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Manitoba faces extended recovery after wintry blast

Sunday, October 13th 2019, 8:25 am - Some crews say they've "never seen anything like" the conditions in southern Manitoba.

Manitoba premier Brian Pallister declared a state of emergency for the province late Saturday night in the wake of a powerful wintry blast that's left tens of thousands without power. As of early Sunday morning, nearly 40,000 customers are still in the dark, according to Manitoba Hydro. The storm, which blasted southern parts of the province with as much as 70 cm of wet snow, has caused extensive damage to power lines in some areas. While snow tapers off on Sunday, temperatures flirting with the freezing mark will make flooding a concern as the soggy snow begins to melt. We take a look at what to expect for the rest of the long weekend, below.

Visit our Complete Guide to Fall 2019 for an in-depth look at the Fall Forecast, tips to plan for it and a sneak peek at the winter ahead


WEATHER HIGHLIGHTS

  • Non-essential travel not advised across much of southern Manitoba
  • Some road closures still in effect, mainly south of Portage la Prairie and Brandon
  • Flurries will linger through Sunday, lake-effect snow possible Sunday night/Monday
  • Next shot of rain, snow expected on Tuesday
  • Stay up-to-date on the ALERTS in your area

WATCH BELOW: SNOWFALL TIMING ON SUNDAY

Widespread flurries will linger across much of southern Manitoba on Sunday, but it's a band of lake-effect snow off of Lake Manitoba that will add 5 to 10 cm of snow for some. That's on top of the 50 to 70 cm that fell between Friday and Saturday.

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"Through Sunday and Monday, conditions will be much improved, with widely scattered wrap-around light rain/snow mix as the low continues to weaken into northwestern Ontario," says Weather Network meteorologist Nadine Hinds-Powell.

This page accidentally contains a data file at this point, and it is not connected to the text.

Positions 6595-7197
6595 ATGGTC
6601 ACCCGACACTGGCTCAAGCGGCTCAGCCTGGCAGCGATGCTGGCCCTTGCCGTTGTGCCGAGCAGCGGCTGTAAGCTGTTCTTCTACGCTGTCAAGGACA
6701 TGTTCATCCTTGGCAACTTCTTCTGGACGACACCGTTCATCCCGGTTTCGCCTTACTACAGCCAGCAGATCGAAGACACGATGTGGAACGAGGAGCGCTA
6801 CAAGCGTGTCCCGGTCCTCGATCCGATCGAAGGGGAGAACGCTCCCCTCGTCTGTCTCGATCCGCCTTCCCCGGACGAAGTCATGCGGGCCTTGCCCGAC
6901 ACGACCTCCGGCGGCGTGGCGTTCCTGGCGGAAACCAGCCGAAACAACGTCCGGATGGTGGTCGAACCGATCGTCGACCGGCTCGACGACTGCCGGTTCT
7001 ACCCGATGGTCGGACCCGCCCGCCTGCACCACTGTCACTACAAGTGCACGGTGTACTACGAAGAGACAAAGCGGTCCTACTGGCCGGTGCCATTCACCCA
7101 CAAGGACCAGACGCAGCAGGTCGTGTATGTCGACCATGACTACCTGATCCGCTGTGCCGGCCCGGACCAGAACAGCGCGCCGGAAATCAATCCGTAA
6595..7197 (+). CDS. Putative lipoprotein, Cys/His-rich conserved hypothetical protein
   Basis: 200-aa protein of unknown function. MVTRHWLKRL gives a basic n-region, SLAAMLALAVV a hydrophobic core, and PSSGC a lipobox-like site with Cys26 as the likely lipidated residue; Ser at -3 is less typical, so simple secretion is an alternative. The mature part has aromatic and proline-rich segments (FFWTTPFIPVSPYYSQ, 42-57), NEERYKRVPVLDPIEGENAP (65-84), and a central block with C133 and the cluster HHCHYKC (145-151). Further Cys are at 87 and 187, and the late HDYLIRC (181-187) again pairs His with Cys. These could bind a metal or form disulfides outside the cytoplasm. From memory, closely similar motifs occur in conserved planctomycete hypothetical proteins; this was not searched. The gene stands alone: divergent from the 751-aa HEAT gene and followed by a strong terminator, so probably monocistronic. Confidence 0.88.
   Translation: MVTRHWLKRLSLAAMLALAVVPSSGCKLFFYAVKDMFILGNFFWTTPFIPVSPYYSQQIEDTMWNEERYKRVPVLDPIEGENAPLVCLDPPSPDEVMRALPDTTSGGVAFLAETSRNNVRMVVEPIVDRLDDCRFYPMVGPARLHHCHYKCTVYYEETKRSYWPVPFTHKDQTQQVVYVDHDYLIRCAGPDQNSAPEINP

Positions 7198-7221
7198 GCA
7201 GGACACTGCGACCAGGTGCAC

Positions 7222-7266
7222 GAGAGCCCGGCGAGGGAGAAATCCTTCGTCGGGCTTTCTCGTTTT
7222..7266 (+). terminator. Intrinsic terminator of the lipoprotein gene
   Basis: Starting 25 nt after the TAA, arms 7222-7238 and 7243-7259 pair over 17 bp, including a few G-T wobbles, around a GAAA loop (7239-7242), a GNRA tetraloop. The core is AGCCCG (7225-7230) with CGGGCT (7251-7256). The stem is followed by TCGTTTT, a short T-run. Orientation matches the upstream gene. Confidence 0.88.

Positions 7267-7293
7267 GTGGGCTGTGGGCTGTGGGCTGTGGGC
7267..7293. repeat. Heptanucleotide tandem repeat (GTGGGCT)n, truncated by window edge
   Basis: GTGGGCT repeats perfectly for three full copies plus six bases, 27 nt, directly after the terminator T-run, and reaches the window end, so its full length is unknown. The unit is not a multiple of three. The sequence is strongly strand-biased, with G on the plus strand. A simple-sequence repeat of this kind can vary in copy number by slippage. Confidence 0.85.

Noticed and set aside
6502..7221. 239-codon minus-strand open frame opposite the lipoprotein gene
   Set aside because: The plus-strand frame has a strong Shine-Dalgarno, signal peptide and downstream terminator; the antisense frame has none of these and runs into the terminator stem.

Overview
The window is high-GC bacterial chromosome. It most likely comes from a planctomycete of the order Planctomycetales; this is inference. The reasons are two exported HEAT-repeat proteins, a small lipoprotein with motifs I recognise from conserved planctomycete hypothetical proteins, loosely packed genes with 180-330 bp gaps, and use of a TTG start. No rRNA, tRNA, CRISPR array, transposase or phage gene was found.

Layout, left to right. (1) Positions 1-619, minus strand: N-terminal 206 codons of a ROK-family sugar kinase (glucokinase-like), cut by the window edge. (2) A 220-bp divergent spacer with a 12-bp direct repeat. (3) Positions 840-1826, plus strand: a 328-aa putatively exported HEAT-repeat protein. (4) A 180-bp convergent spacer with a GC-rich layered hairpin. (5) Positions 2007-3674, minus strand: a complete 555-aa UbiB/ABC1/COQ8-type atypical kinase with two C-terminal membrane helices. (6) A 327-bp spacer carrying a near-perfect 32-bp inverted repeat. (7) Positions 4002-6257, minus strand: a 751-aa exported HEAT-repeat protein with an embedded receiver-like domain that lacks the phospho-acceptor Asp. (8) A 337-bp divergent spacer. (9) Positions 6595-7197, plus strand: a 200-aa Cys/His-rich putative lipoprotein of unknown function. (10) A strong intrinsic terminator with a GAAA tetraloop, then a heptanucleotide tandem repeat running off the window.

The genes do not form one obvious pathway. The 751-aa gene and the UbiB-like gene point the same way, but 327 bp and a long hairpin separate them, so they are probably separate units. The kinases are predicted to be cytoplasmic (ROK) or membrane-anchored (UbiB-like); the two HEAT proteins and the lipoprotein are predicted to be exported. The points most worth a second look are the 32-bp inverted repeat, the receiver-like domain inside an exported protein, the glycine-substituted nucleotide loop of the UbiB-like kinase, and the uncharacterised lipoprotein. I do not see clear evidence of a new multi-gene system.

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Temperatures in the low single digits for the early part of the week will contribute to the risk of flooding due to melting snow. Rivers in southern regions of the province have already been facing unusual fall flooding. Rising water levels from meltwater will further enhance the threat for localized flooding.

SEE ALSO: Major snowstorm blasts southern Manitoba

THOUSANDS WITHOUT POWER AS HEAVY, WET SNOW TAKES DOWN TREES AND POWERLINES

By early Sunday morning, Manitoba Hydro's website listed nearly 38,000 customers without power, down from a record-breaking 100,000 reported on Friday afternoon. The utility reported roughly 14,000 outages in Winnipeg alone at the peak of the storm.

"If you see a damaged or fallen power line, stay away and call 911," Manitoba Hydro tweeted on Thursday. "Treat all lines as energized. Stay away from them or anything they touch."

Stay tuned to The Weather Network online, on TV and social media for the latest updates on the storm.

WATCH BELOW: MOST CANADIAN THING TO DO WHEN STUCK IN A SNOW-CAUSED ROAD CLOSURE

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